Saturday, May 24, 2008

Messages in bottles and embryonic stars

I mentioned the “week-end just past” in the last post and I realize we’re already coming up on the NEXT week-end. I might be inclined to say that Margie Schnibbe’s show at Circus was the singular ‘event’ of the week-end, about which I hope to expand at greater length both here and pages elsewhere (including, of course, artillery). Except that the COLA show was something of a blockbuster – really one of the best in years – flanked to boot by a show by Dana Maiden (the Feitelson Award recipient) – a stunning L.A. debut. And Richard Telles had another impressive pairing: new (and very different) work by Monika Baer and some very dark, disturbing (and beautiful) painting by an artist named Tom Allen. Did I mention how beautiful L.A. has looked the last few days? Uncharacteristically cool, gray, stormy, the jacurandas in bloom, the air clean and fragrant with the mingled frangrances of citrus, jasmine and honeysuckle; and the Lakers headed (knock wood) for the NBA finals.

12 May 2008 (cont’d.)

From Chinatown, I headed north on Sunset back towards Silver Lake and Gallery Revisited which has regrouped its overall concept, so to speak, in the direction of – (voila) The Group – group shows exclusively for the next several months by its stable of artists – which is interesting in the sense it gives both of the impulses, ideas and aesthetics circulating among a certain segment (or segments) of the Los Angeles (or larger, or smaller) art community, as well as the tastes (whimsical, eclectic) and thinking (probing, enigmatic) of its director, Leora Lutz. Lutz is completely serious about the mission of her gallery and about getting the best out of her artists, at which she seems to have had some success with this show, without necessarily burdening them with too many constraints. At the same time (and if her artists are any reflection of this), she’s all over the map (or at least one part of that ‘map’); and, for all her focus and seriousness, she’s sly, quick-witted (and changeable), and one of those people who can never fail to make me laugh. Without getting too much into the specifics (or the specific pieces), the direction the show elicits is about the enigmatic abstraction and the enigmatic object, which may be two sides of the same coin. It’s a terrain Hammer curators have explored in some breadth (if not depth) – both with Thing and even Russell Ferguson’s The Undiscovered Country. The abstraction here is not on the same order as Ferguson’s ‘undiscovered country,’ which had a figurative/representational bias, but partakes of a similar sensibility: e.g., a cool abstraction like Elana Kundell’s oil “It’s A Wash” (which is really an incredible painting). (I’m happy to say that my publisher, Paige Wery’s, painting was no less creditable in this regard. The painting/object was heavily worked – but I think to a successful end. There were surfaces here that seemed not lunar, not Martian, but Jovian. We may all be be in the gutter, but some of us are looking at – uh, apparently Jupiter.) It was interesting that Paige’s piece somewhat straddled the turf between painting and object – and the terrestrial (specifically, a tree) and extra-terrestrial. More definitively ‘object’ and perhaps also extra-terrestrial was Ya-Ya Chou’s embryonic/placental object in blown glass and red plastic – call it ‘Star Fetus’ or Star Embryo (I don’t remember what the title was). Then there was something that had at least the familiarity of one of those Steuben paperweights – containing a text – you might as well call that ‘Message in a bottle from another planet’ (again, I don’t know what the title was). Familiar at least conceptually was the vividly enlarged tongue segment with its clustered, nipple-like papillae, by Lana Shuttleworth (“Tongues Will Wag:”). Yes, they will. Another vivid, and utterly mysterious construction, something that looked vaguely like a pair of red peppers was actually a collaboration between Julie Hughes (who also showed work of her own) and another artist (Pete Goldlust?).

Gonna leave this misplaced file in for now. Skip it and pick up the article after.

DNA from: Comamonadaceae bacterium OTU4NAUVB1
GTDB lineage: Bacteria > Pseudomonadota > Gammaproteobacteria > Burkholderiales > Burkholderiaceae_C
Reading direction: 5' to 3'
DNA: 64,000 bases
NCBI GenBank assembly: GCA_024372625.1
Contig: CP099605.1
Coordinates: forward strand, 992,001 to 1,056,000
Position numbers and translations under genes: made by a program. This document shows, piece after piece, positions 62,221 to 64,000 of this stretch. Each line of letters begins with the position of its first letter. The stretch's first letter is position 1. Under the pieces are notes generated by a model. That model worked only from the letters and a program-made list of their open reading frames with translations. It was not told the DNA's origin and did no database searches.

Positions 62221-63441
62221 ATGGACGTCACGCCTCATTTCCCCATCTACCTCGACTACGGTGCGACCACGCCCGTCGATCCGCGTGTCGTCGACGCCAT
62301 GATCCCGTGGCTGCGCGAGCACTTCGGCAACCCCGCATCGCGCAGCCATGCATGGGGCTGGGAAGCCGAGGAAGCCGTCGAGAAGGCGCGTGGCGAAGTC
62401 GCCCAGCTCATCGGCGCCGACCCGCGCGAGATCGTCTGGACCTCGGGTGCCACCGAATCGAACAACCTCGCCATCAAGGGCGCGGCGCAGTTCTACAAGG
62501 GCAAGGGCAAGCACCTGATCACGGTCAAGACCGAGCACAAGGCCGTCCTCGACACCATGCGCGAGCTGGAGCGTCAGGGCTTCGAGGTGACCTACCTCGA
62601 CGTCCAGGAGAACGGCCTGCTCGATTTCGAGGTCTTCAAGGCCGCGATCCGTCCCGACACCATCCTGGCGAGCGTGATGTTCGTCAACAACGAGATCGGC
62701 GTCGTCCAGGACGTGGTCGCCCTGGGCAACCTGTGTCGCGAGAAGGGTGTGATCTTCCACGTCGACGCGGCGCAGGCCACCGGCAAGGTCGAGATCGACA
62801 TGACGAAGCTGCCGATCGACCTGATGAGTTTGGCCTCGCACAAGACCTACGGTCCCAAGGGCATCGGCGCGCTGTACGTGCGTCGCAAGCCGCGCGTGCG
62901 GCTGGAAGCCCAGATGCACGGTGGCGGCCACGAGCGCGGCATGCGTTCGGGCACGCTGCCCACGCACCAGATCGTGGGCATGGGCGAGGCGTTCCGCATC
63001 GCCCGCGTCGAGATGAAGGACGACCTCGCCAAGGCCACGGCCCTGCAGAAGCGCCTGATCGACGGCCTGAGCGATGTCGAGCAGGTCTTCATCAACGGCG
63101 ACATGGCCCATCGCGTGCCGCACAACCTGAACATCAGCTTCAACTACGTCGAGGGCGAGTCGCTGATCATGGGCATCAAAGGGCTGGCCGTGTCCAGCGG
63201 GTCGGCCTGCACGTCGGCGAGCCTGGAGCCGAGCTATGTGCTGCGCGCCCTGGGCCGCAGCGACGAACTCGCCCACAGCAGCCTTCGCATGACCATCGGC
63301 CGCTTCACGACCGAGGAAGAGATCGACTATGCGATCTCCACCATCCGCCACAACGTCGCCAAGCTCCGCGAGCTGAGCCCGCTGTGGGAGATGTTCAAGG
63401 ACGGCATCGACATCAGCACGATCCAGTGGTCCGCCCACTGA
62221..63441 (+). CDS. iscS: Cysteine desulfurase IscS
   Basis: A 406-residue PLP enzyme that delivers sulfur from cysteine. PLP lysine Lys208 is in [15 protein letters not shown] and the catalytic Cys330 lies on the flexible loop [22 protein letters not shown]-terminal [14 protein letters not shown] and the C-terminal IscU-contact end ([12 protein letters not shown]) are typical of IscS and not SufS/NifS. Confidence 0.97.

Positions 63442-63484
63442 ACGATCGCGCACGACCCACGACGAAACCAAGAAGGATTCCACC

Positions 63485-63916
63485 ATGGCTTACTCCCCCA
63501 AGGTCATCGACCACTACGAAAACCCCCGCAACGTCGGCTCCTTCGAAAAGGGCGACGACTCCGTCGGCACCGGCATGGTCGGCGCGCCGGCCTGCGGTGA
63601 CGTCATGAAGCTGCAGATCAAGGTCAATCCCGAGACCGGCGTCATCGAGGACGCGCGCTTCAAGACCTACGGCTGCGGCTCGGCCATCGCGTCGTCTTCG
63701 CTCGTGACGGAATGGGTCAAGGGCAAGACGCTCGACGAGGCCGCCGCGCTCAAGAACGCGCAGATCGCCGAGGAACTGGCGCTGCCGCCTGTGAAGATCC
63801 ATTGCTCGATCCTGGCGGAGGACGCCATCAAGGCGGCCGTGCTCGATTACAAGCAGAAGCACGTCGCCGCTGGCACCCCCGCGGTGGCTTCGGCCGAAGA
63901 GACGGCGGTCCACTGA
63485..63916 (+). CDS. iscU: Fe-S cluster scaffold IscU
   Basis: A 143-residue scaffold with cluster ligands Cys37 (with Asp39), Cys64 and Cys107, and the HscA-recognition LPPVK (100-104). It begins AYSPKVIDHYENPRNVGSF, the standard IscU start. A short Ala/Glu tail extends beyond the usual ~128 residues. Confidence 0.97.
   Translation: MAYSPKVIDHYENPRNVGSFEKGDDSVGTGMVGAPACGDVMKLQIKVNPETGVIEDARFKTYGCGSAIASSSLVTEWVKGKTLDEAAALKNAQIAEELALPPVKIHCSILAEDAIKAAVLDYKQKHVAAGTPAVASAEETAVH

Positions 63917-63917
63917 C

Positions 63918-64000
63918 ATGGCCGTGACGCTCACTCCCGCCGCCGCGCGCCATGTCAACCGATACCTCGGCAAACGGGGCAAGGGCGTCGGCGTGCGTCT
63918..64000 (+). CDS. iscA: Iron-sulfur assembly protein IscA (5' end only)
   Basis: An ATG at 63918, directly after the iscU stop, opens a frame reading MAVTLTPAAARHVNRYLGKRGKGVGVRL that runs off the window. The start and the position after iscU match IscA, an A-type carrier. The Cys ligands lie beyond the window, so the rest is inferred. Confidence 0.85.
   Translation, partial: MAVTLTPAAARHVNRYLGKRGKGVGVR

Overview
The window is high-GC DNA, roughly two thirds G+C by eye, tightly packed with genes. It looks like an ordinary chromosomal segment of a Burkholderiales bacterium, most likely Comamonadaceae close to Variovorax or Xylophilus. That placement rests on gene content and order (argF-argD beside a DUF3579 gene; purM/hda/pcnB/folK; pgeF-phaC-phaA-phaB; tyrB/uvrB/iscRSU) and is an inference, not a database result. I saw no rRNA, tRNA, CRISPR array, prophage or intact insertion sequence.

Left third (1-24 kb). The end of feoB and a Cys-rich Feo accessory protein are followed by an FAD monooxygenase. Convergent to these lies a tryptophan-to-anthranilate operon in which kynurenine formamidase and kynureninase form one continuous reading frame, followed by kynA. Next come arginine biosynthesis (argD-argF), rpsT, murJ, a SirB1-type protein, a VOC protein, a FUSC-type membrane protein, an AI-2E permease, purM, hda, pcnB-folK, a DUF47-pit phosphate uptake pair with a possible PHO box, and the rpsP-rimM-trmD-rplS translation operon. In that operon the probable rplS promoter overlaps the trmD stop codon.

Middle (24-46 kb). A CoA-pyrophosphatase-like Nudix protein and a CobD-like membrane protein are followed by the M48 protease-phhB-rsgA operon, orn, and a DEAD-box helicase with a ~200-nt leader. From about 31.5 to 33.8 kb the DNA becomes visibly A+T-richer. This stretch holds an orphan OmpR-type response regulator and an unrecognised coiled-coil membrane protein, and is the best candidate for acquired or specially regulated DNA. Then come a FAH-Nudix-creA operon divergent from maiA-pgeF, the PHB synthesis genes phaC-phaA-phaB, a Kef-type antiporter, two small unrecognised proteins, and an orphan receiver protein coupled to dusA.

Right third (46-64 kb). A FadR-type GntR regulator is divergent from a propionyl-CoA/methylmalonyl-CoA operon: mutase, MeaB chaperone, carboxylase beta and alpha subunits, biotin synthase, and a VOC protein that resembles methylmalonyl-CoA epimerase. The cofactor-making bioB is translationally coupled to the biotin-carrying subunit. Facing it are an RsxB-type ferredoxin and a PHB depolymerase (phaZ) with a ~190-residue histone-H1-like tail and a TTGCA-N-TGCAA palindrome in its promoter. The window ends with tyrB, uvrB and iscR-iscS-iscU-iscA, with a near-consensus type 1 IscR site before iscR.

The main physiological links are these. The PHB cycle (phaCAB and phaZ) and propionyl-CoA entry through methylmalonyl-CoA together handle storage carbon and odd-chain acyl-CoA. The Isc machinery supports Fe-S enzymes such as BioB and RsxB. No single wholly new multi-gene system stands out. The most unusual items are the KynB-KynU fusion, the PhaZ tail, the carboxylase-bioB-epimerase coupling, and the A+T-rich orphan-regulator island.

It sounds far out; and it only got farther out – almost to the verge of ‘outsider’ status. But then aren’t we all, until someone ‘sends the car’ for us? (L.A.-speak – that may be going out of fashion; what with the price of gas, they’ll soon be sending a bike and sidecar – or maybe a pedicab. I’ll settle for the invite.) I’m probably getting a lot of this completely wrong; what notes I have are completely illegible. (I hope the artists – or Leora, who apparently has her own blog now – will set the record straight.)

I had to bypass Eagle Rock more or less (a mistake) for La Brea, where one of my amici Italiani insisted I come to a show at Liz’s Loft – that’s Liz of Liz’s Antique Hardware, who has opened up the space upstairs from her amazing emporium of antique and vintage hardware, fittings and lighting to display everything from arts decoratifs to fine art. It’s a fabulous space – and the party was fabulous, too – fabulous wine, food (Liz is a great cook on top of everything else) – maybe a bit too fabulous for the art (by Anna Dusi). The action was definitely on the floor (I was craving a Dolce Vita/Otto e mezzo make-over a la Ekberg or Aimée) – or maybe the ceilings. There were beautiful chandeliers – long flanges and fingers of frosted glass or rock crystal (Venetian, 1980s) that almost eclipsed what was on the walls. (Credit my pal, Alessandra Montagna, genius art director and purveyor of chic antiques, who apparently procured them for Liz.) I missed the art in Eagle Rock (e.g., Kristi Engle), but Liz and Sandra had gossip for me about Big-Penn (see previous posts) that was nothing if not distracting.

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